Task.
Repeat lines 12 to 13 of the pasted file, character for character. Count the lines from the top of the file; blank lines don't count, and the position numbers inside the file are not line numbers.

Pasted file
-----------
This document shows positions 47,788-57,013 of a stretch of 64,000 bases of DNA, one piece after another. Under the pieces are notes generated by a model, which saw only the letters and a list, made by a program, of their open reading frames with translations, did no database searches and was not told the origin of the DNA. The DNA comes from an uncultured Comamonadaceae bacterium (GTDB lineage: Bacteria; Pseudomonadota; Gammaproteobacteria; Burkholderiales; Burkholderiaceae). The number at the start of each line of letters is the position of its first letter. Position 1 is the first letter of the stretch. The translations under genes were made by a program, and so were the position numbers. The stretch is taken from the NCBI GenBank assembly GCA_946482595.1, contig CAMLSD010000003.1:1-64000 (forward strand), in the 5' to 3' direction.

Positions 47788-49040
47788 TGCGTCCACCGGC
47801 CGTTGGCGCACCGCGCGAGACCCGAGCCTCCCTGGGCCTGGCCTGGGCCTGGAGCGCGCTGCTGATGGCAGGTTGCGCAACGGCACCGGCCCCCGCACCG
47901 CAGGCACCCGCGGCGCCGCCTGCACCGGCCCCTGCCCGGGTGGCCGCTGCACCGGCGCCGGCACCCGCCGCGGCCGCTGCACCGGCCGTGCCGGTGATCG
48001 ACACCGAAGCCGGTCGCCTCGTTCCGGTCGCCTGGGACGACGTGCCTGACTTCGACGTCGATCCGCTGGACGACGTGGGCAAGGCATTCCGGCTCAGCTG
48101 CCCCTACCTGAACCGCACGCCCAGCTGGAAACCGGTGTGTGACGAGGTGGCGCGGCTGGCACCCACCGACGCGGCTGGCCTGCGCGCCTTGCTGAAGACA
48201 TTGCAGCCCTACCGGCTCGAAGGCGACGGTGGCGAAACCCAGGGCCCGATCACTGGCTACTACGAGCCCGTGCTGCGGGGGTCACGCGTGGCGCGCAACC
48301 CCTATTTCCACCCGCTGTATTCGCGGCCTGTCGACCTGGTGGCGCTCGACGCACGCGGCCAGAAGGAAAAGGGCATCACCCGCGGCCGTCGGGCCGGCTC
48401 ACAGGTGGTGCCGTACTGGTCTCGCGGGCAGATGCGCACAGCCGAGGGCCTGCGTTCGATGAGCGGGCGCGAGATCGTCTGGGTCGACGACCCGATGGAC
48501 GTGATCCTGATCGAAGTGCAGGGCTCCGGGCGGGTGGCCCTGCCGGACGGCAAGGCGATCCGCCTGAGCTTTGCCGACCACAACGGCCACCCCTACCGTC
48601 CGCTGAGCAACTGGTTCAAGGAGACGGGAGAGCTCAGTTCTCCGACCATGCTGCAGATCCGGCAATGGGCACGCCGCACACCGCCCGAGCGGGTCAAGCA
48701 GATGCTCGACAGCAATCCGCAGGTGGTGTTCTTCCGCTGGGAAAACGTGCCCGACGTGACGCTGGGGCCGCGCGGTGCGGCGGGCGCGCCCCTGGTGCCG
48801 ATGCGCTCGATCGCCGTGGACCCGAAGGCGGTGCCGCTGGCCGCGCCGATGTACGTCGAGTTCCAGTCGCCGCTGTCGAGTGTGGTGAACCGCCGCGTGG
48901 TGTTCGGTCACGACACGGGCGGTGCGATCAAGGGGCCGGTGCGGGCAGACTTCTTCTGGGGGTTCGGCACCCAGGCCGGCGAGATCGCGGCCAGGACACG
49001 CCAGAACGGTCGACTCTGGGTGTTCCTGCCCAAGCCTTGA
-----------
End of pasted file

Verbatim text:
48601 CGCTGAGCAACTGGTTCAAGGAGACGGGAGAGCTCAGTTCTCCGACCATGCTGCAGATCCGGCAATGGGCACGCCGCACACCGCCCGAGCGGGTCAAGCA
48701 GATGCTCGACAGCAATCCGCAGGTGGTGTTCTTCCGCTGGGAAAACGTGCCCGACGTGACGCTGGGGCCGCGCGGTGCGGCGGGCGCGCCCCTGGTGCCG